From the Librarian’s Cellar: Eggshells

“Vivian doesn’t feel like she fits in – never has. She lives alone in a house in North Dublin that her great aunt left to her. She has no friends, no job and few social skills.”

So is she an interesting character? Is there enough going on for us to stick with Vivian for two hundred and fifty-three pages?

Absolutely. Yes.

Caitriona Lally’s debut novel is a delight.  Vivian is different, her circumstances cryptically threaded into the subtext. Nothing is explained, nor should it be, on this whimsical, darkly comical journey through the streets of Dublin and from the point of view of a deeply engaging, and deliciously quirky protagonist. Fascinated by words and obsessed with making lists, Vivian believing that she is not of this world, looks for magic in the everyday things, and who doesn’t need a bit of magic?

One for the Librarian’s shelf, Eggshells is published by Liberties Press. 2015

The Librarian’s Cellar: The Romance of Dracula…

One of the most seminal influences on my own writing has been Bram Stoker’s classic novel, Dracula. The book is timeless, multi-layered with theme and motif and is, for all fans and writers of gothic horror, the ultimate bible of storytelling for this genre.

Stoker was Irish-born, and lived in Clontarf, Dublin, and amongst the many myths and facts as to how he was influenced to create such a mystifying and captivating character and story, is the legend of how he came up with the idea of the ‘stake in the heart’ method for destruction of the vampire.

In an area of North Dublin City, there is a place called Ballybough, meaning Poor Town. Situated between the Royal Canal and the Tolka River, in centuries past, this area would also have been known as Mud Island. In Stoker’s era, it was a renowned place for pirates that attracted prostitutes, drunkards and criminals. Many died there to be buried in pauper’s graves, but of course, in those times, being dead was not always as finite as it ought to have been! In the event of so many of these unfortunate creatures being ‘risen again’ (probably from drunken stupors!), the authorities, having named the area, the Suicide Plot, decided to make sure that anyone falling down dead there, stayed that way. And so, wooden stakes were driven through the chests of the ‘corpses’ before the dirt hit their faces for the final time! Whether true or not, stories such as the above are nonetheless intriguing anecdotes that add to the myth and magic of Dracula.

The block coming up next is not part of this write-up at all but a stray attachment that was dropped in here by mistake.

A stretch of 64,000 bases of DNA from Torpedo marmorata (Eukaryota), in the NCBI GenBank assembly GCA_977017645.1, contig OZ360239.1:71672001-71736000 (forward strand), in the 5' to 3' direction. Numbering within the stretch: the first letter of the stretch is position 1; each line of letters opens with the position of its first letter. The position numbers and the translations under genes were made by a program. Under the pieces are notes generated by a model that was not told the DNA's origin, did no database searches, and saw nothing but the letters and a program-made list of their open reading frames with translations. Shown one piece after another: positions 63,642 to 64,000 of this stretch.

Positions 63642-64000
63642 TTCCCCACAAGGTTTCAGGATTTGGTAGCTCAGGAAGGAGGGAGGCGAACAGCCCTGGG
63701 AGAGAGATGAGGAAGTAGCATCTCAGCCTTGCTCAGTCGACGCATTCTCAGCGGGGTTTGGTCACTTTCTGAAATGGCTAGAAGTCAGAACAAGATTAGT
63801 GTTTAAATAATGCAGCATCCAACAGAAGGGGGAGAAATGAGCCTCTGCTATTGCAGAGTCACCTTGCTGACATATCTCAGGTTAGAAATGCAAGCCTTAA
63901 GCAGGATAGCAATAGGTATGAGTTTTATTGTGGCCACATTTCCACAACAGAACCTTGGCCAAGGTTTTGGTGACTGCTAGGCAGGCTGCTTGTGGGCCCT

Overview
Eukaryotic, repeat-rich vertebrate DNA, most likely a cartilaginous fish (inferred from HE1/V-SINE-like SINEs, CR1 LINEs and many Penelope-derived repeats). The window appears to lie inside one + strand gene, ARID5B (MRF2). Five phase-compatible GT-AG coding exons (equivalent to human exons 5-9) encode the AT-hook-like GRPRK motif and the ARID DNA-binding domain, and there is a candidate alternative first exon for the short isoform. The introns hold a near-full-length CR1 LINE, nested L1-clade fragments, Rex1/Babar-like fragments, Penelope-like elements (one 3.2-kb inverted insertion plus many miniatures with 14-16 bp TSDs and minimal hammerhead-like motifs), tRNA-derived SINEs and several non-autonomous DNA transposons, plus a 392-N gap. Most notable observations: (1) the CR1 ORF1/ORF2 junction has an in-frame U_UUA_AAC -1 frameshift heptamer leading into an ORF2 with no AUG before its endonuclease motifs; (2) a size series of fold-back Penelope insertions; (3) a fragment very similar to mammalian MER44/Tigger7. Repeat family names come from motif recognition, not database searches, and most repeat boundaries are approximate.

For fans and writers, as well as for film buffs, The Romance of Dracula; a personal journey of the count on celluloid, written and illustrated by Charles E. Butler, is a real treat. Not just for the pleasure of discovery, or re-discovery, of the vast array of wonderful actors who have played the legend himself, but also, this book is a ‘must-have’ reference, as well as being an entertaining read for anyone with a curiosity of all things vampiric! The author’s knowledge of the subject matter is vast, and his theories will make you want to revisit, not just the films he critiques, but also, to read Stoker’s classic novel again, such is the depth of exploration between the pages.

In his quest for a critical assessment of the Dracula myth in movies, Butler, an avid fan and collector of vampire literature and film, has compiled an honest and detailed collection of synopses and reviews of fourteen Dracula movies. From Max Schreck’s Nosferatu  (1922) to the author’s description of Hammer’s Christopher Lee as the definitive count (1965) to Gary Oldman’s portrayal in Coppola’s version (1992) and many stars and productions in between – you’ll find your favourite and perhaps, your least favourite, to measure and critique, and no doubt, learn new facts and theories on the count’s adventures on celluloid!

The Romance of Dracula by Charles E. Butler is available from Amazon…go on, treat yourself!